Architects live review – 02 Institute, Birmingham

UK heavyweights Architects unleash the power and the poignancy live in Birmingham, with support from Bury Tomorrow and Stick To Your Guns

TODO alt text

2016 has been a year of highs and extreme lows. We’ve been forced to say goodbye to some gifted musicians, and Architects guitarist and co-founder Tom Searle was one that hit our scene hard. His tragic passing at the age of 28 following a three-year battle with skin cancer was another example of the unforgiving nature of a cruel disease. What we can – and should – celebrate, however, is Tom’s unwavering spirit and the band’s incredible tenacity in the face of unbelievable adversity. That the show will go on. Which brings us to tonight – namely the heaving O2 Institute – and the first date of the UK leg of the All Our Gods… tour.

STICK TO YOUR GUNS[6] slot is marred by the fact that a number of punters are still stuck outside in Arctic-type conditions come 7.30pm. Disappointed expressions plaster the faces of several fans who just manage to catch the final two songs of the Orange County quartet’s half-hour set. Frontman Jesse Barnett’s infectious energy is admirable and his vocals strong on the likes of Nobody and Against Them All, but their blend of hardcore-tinged metalcore is met with general indifference. There’s little movement front of stage; a noticeable portion of the venue seem more intent on yakking to their mates or hitting up the bars.

The reaction to BURY TOMORROW [9], however, would satisfy a band headlining this venue, and the ensuing fervour is matched by the kind of brutal potency indicative only of acts at the very top of their game. The likes of blistering opener Man On Fire, Memories and 301 up the heavy ante in all the right places with Dani Winter-Bates stirring souls as well as rabid circlepits on his insistence that we move in closer and “get the fuck up!” Pints fly through the air whilst writhing bodies go hurtling over barriers during a monstrous rendition of An Honourable Reign, but the biggest cheers are probably reserved for Dani’s reverence for Birmingham and his unmistakable loathing for VIP meet and greets. The sheer number of banging heads and outstretched hands by the time closer Earthbound reverberates around the room suggests nobody’s ready for this to be over. The promise of an incoming headline tour goes a long way to sate the lingering hunger.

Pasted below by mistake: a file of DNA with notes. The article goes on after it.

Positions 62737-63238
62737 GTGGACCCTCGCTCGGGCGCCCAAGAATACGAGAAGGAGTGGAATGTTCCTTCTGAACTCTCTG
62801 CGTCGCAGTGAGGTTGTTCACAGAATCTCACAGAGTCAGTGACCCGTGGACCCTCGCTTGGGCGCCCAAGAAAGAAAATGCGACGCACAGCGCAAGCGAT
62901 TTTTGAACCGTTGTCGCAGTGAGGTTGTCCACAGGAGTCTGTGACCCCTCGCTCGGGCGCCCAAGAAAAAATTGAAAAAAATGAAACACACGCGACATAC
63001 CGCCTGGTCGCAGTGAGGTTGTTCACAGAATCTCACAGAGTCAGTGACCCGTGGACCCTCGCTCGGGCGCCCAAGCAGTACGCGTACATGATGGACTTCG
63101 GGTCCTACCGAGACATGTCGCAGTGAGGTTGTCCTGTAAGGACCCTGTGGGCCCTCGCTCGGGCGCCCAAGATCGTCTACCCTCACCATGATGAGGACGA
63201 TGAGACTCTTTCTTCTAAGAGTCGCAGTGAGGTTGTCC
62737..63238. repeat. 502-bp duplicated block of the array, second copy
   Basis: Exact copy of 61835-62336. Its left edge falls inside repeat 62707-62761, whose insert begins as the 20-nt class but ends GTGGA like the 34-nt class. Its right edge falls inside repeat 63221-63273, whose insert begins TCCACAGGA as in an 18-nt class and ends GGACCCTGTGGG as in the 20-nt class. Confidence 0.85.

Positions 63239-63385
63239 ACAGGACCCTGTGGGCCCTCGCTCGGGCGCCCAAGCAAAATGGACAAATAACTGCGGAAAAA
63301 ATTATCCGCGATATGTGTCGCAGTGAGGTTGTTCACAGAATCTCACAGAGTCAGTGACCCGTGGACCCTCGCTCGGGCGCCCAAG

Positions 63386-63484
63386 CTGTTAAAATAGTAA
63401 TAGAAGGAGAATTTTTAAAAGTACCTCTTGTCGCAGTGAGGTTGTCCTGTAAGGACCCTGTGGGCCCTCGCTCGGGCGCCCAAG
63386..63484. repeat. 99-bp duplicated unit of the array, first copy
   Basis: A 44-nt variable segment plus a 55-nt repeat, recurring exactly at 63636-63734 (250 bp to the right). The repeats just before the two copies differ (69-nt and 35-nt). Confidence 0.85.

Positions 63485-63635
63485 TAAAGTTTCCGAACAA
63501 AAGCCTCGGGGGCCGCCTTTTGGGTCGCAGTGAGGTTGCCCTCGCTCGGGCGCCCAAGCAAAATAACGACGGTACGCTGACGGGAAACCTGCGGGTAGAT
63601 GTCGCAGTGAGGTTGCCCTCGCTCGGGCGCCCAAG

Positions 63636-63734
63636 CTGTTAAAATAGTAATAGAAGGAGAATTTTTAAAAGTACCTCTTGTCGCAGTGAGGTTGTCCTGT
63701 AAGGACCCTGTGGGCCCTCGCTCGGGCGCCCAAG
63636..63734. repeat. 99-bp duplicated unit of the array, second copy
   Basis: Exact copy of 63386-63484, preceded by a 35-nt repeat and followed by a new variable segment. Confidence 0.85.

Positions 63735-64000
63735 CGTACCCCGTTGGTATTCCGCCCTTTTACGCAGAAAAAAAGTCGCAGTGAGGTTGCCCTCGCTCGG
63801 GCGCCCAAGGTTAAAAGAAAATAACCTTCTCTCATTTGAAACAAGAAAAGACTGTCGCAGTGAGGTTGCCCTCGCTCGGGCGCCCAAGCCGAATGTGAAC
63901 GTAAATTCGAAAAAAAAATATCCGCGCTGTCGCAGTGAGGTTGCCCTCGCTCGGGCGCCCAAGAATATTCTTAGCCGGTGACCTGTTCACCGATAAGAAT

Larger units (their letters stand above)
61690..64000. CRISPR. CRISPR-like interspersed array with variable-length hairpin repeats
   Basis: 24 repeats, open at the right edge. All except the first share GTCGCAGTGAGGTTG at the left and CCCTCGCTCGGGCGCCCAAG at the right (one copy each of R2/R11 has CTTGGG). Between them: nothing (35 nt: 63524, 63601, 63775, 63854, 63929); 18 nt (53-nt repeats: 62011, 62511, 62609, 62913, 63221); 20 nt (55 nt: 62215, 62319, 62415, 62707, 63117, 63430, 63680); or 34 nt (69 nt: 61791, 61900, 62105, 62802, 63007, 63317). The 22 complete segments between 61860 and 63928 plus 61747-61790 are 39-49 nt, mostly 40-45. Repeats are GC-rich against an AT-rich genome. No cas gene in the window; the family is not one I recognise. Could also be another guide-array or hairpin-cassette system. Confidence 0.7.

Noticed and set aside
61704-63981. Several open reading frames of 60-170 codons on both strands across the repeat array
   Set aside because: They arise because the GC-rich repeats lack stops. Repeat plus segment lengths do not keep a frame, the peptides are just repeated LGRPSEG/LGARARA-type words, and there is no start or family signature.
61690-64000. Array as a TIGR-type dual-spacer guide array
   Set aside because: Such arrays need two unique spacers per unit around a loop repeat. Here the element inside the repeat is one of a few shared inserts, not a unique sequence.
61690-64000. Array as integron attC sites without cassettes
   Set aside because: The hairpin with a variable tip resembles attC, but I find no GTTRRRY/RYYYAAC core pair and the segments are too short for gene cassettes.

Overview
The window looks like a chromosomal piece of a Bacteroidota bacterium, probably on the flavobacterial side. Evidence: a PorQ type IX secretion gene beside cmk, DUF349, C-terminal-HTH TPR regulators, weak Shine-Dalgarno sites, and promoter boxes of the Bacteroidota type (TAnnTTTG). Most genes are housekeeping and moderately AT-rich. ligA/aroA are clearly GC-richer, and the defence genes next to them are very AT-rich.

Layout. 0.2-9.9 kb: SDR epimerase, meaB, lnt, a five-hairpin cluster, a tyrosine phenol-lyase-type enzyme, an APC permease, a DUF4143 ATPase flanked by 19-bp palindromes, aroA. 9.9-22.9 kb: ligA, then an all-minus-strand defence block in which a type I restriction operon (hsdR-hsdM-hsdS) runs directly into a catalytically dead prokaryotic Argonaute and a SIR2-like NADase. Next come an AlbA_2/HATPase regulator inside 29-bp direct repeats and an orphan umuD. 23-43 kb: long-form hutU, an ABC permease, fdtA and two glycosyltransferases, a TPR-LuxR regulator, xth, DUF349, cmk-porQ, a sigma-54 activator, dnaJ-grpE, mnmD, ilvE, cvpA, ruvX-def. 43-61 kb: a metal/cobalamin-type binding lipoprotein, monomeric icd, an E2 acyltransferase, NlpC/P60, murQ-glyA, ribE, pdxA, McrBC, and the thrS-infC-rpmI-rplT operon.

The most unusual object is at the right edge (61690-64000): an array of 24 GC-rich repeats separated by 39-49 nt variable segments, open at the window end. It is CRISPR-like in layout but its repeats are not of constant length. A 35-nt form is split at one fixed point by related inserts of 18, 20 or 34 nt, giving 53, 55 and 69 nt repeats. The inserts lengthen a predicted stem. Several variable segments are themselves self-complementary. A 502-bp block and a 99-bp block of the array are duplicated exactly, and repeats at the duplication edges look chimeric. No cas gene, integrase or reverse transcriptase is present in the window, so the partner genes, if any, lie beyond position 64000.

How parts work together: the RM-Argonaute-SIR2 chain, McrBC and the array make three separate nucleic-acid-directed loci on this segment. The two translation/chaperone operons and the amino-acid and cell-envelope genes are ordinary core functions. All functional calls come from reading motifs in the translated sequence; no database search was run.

Emotions are already heightened going into the 30-minute respite, so the anticipation is palpable as the clock ticks round to 9.30. At this stage, the Institute has swelled to unfathomable proportions and there is an unequivocal sense that Something Is About To Happen. And as the barrier emblazoned with ‘ALL OUR GODS HAVE ABANDONED US’ drops, and ARCHITECTS [10] explode into Nihilist, any semblance of this crowd’s self-control-cum-regard for their own safety immediately dissipates. Fists fly as Sam Carter stalks the stage amid blinding strobes and plumes of dry ice; a victorious grin cracks his face as his raw, visceral vocals ring out inciting churning front-to-back pits and countless venue-wide singalongs. Deafening screams of ‘Maybe we just wanna watch the world burn!’ render him inaudible during a ballistic Deathwish, while the innate fury of These Colours Don’t Run and Phantom Fear shakes even the balcony to its core. The band’s involvement with marine organisation Sea Shepherd is well-known, and they take a moment mid-set to acknowledge their work before dedicating the following song, The Devil Is Near, to the cause. Kudos to altruistic endeavours and support acts aside, it’s Architects’ passion for fans here on home soil that truly resonates. Illuminated phones are held aloft partway through Colony Collapse and the four-piece stare out in genuine awe; they seem equally chuffed to be here with us. Rare silences are eclipsed by chants of “Architects! Architects!” or that trademark “Bleugh!” – the latter sounding gleefully rabid during set closer Naysayer. The rapid stamping of feet signals the approaching encore and that moment we’ve all been expecting. With obvious emotion etched across his face, you can hear a pin drop as Sam addresses the elephant in the room: Tom’s absence, and the fact they need – want – to carry on out of love and the respect they hold for him. His voice wavers mid-speech and as he leans his head against the mic amid cacophonous applause, it’s one of the most gut-wrenching and heart-warming moments Hammer has ever experienced. Architects tore up their own rulebook with All Our Gods… and crafted an aural masterpiece that defies simple categorisation – and that’s an artform everyone hopes they never cease creating. And as the beautifully ethereal yet crushing Gone With The Wind fades to black, it’s evident that Birmingham has experienced something really fucking special this evening. And it’s a fair bet that Tom would agree.